The Australian website Punters took a look back in time at the life and career of Holy Roller, the 18.1hh racehorse who became a huge (literally) fan favorite in Australia back in the 90’s.

The gelding was too big to ever step on the scales, but he was estimated to have weighed almost 1,800 pounds—about 660 pounds heavier than the average thoroughbred. His head was heavier than most jockeys at 110 pounds, and his feet were trimmed as short as possible to fit into a size 8 shoe—3 sizes bigger than a typical racehorse.

Holy Roller (Sanction—Secret Blessing) was a notable winner, 12 wins in 25 career starts, but his career as one of the most enormous thoroughbreds to date didn’t exactly start out on the right hoof. Actually, the fact that he even made it to the racetrack at all was a huge defiance of the odds.

His November 1992 birth took over an hour at Australia’s Woodlands Stud, and was very difficult for his dam Secret Blessing. When he finally came into the world his size made it obvious why it had been so much of a struggle. It worried his breeders when he was unable to muster the strength to stand for over an hour (about five times as long as it takes normal foals), but when he finally did get himself up he was almost five feet tall.

He was aptly nicknamed “Huge” by his handlers and when he struggled to nurse for another 30 minutes one of the vets bluntly spoke his mind: “He hasn’t got a hope.”


Roller’s custom made size 6 1/2 shoe. (photo via Punters)

But he was wrong. Despite gurgling along with breathing issues, Holy Roller gradually made it under the care of renowned trainer John Hawkes. Hawkes’s initial assessment? “He would look good pulling a cart.”

Another trainer took one baffled look at the yearling and exclaimed, “My God! What have we got here?”

Here’s some more handler insults, according to Punters:

“I remember when we took him swimming; you’d be halfway across the dam before his feet left bottom.” –Pat Quinn

“His head alone would be 50kg. He’s a gentle giant.” –Wayne Hawkes

And don’t forget the jockeys! Oh, the jockeys.

“He’s so big I couldn’t see the other horses. I had to practically stand up and look over the horse’s head to see where we were going.” –Larry Cassidy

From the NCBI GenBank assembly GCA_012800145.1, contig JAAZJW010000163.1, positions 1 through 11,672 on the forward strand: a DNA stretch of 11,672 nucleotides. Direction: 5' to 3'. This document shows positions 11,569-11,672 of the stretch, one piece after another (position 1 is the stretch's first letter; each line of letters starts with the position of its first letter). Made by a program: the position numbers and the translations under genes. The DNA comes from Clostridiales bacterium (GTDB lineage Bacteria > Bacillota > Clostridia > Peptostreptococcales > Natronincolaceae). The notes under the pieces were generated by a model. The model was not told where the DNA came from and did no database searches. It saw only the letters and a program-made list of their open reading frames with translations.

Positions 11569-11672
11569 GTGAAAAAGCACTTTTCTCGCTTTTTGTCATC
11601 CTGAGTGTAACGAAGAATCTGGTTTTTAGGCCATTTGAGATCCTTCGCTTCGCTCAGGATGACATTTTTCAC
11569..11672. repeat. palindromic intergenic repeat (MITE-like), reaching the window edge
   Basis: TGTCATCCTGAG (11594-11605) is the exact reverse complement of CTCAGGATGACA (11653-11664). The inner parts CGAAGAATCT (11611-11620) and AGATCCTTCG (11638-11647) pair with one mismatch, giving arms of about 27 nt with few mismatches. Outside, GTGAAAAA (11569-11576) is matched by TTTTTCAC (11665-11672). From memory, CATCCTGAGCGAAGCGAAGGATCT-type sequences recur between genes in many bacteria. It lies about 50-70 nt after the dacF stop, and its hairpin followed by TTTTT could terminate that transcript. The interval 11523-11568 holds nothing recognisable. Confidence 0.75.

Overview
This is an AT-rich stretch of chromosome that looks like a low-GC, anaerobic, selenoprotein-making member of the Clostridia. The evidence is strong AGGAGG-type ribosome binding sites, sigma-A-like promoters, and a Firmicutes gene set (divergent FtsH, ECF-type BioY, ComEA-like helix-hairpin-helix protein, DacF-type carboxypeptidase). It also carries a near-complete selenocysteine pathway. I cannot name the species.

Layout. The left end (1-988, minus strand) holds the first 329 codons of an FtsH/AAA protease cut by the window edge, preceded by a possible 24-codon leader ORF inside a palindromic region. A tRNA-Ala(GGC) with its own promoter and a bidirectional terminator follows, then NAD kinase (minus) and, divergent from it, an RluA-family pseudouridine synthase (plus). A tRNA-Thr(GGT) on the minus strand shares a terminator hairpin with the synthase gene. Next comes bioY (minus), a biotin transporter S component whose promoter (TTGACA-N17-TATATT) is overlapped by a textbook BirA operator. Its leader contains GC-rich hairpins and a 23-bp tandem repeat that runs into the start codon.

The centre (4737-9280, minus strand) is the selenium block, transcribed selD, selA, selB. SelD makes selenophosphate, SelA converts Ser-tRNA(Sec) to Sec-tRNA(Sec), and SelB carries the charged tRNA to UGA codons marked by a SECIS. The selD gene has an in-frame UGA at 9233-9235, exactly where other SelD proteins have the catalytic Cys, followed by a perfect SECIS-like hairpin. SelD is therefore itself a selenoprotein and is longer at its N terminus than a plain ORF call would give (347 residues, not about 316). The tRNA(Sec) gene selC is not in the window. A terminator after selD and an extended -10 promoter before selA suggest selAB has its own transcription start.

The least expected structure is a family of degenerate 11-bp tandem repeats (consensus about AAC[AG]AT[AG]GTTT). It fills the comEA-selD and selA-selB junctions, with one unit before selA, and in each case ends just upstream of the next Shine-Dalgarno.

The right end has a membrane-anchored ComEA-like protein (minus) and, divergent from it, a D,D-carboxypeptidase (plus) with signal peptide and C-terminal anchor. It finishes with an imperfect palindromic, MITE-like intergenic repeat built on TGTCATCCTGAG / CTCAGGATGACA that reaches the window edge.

“You’re up so high that you’re looking down on the others and they look like ponies.”~Darren Guaci “Don’t put a big jockey on him, he’ll hit his head on the stall.” –Kevin Moses

Adding fuel to the naysayers’ flames was his insulting stud record, which read:

“Very big horse. Vacant look. Will not exert himself except under extreme pressure. Can only go as fast as a slow canter (being flogged). Gurgles. Not an athlete. Future is dismal.”

Well poor guy! But despite the slights directed at the huge beast, Hawkes continued to bring up Holy Roller with good training. He even began to see some positive qualities, noting his tremendous balance. As he kept growing he filled out proportionally and was quite sturdy. Things were looking up for the giant.

Holy Roller at 2. Photo: Steve Christo/Fairfax Syndications

Life as a Racehorse

While his struggles just trying to survive as a foal were rough, his start as a racehorse was just plain embarrassing. His premiere was the 1200m maiden for 2-year-olds at Canterbury in 1995.

The bookies opened him at 33-1, but by post time he had ballooned to 100-1. The tight turns of the racetrack were tough for him, and his second-to-last finish proved all his doubters right.

Even his name is slightly offensive; Merriam-Webster defines a “Holy Roller” as “a member of one of the Protestant sects whose worship meetings are characterized by spontaneous expressions of emotional excitement.”

While it doesn’t really make much sense, his career would go on to produce moments of spontaneous excitement.

Jockey Kevin Moses presiding over the field aboard Holy Roller. (Photo by Sportpix).

Jockey Kevin Moses presiding over the field aboard Holy Roller. (Photo by Sportpix).